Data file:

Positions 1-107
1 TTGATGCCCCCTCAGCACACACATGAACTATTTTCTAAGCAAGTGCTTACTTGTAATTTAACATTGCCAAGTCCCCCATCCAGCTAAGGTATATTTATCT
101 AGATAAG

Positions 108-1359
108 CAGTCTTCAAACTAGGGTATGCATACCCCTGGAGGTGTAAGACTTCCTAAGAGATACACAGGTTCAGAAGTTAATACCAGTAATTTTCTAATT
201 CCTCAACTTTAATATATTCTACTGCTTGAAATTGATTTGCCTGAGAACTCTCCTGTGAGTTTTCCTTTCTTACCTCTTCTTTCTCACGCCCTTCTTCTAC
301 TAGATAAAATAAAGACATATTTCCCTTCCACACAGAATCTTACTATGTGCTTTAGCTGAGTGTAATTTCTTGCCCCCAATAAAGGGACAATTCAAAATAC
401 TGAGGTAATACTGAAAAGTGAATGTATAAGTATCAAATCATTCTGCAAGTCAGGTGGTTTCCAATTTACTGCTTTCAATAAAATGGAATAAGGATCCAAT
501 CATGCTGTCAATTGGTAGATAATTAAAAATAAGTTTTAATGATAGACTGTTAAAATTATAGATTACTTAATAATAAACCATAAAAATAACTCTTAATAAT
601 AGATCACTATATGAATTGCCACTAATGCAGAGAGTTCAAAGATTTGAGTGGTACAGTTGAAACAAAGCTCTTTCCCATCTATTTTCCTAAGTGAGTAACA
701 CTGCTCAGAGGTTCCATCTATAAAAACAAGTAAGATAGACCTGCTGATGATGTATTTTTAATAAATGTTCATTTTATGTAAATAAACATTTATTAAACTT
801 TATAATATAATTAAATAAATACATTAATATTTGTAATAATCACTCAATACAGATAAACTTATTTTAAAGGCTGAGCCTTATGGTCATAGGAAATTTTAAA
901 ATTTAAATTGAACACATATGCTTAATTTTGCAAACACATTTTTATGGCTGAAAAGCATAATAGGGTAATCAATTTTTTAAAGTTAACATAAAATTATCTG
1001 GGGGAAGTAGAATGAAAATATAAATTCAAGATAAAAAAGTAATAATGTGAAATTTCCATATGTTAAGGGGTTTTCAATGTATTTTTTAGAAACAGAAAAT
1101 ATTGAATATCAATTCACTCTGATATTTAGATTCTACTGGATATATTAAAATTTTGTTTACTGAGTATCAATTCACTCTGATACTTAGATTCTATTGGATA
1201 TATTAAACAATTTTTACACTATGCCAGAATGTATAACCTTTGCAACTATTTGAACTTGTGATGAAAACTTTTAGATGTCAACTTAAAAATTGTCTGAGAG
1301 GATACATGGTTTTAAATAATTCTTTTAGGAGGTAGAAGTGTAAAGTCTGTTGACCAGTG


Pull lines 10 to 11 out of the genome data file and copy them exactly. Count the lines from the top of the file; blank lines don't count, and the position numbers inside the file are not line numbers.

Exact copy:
601 AGATCACTATATGAATTGCCACTAATGCAGAGAGTTCAAAGATTTGAGTGGTACAGTTGAAACAAAGCTCTTTCCCATCTATTTTCCTAAGTGAGTAACA
701 CTGCTCAGAGGTTCCATCTATAAAAACAAGTAAGATAGACCTGCTGATGATGTATTTTTAATAAATGTTCATTTTATGTAAATAAACATTTATTAAACTT